Riding the Red Line
listening to the clickety-clack,
as the train meanders
through changing scenery –
farmland melding into small towns,
and the emergence into a city scape –
into that bastion of colonial America –
that piece of history of the revolution –
that city on the Charles River,
where college students scull in perfect symmetry –
the Red Sox and fabled Fenway Park –
that place known as Beantown –

I know this city –
its Museum of Fine Arts and
Boston Aquarium, where my sons viewed ocean life
up close and personal –
the No Name Restaurant
on the waterfront –
Tucci’s in the North End,
where we’d always order “Steak Mafia”
just to hear the waitress shout it out
to the entire restaurant –
Southie and the Bunker Hill memorial –
and good old Faneuil Hall, with its art shows,
street musicians, shops and throngs of people.

Boston, the home of the beloved
Marathon, now forever swathed
in the blood of the innocent.

And this day of bloodshed
is just another reminder of those who show
such disregard for life.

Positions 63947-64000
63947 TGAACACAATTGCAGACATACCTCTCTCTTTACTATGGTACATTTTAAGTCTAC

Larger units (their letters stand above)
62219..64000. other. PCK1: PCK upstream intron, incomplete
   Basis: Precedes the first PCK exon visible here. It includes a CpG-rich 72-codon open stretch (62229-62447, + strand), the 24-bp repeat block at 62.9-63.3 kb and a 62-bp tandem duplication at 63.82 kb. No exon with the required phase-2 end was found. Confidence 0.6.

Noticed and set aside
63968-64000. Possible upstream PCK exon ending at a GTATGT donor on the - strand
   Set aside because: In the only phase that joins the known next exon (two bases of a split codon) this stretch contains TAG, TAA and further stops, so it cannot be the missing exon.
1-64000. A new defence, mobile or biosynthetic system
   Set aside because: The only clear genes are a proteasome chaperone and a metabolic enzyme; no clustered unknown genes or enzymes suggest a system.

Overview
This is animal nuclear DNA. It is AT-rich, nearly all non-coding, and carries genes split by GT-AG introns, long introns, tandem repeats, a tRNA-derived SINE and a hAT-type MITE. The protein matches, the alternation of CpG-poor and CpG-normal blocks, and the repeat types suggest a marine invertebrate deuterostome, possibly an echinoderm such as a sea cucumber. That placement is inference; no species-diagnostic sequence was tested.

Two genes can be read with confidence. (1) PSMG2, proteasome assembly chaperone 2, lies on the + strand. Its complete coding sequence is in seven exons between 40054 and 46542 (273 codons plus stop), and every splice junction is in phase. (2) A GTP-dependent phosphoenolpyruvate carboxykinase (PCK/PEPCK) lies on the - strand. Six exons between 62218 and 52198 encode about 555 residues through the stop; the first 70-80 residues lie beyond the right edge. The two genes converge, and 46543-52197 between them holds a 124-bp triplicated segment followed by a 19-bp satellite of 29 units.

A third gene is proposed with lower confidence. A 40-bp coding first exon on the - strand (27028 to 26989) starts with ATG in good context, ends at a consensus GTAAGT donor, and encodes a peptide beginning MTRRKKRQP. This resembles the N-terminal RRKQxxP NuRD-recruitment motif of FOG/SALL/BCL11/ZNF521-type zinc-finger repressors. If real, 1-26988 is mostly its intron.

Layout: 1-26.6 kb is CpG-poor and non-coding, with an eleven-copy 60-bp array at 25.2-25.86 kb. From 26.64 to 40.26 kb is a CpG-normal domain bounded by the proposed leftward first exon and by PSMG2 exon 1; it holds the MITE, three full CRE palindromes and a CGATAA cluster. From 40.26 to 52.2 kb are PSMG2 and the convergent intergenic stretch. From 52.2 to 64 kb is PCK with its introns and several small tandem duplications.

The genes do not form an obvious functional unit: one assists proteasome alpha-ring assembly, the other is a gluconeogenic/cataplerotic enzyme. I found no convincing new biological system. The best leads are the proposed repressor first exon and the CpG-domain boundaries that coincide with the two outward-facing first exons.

What could possibly prompt someone
to cause such pain, such anguish for so many –
to kill a small child,
cut down a woman in the prime of her life,
and snuff out the promise of a young foreign student,
far away from her grieving family?
Someone, please give me the answer,
because all I see now
are horrific images of carnage
in a city so dear to my heart.

© April 17, 2013 Jane Lynahan Karklin


2 thoughts on “Boston

  1. Thank you, Jane for writing such a passionate poem. Your vivid descriptions, love and knowledge were felt throughout “Boston”. Please know that I standing in solidarity with the world community in denouncing this senseless and horrific attack. My condolences and prayers to those who lost a love one. I extend my prayers for a speedy recovery to those injured.

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